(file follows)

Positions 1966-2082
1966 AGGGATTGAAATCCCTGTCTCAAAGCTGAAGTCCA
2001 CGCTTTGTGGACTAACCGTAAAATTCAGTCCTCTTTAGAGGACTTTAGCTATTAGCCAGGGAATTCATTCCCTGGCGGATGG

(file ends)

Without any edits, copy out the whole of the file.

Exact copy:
Positions 1966-2082
1966 AGGGATTGAAATCCCTGTCTCAAAGCTGAAGTCCA
2001 CGCTTTGTGGACTAACCGTAAAATTCAGTCCTCTTTAGAGGACTTTAGCTATTAGCCAGGGAATTCATTCCCTGGCGGATGG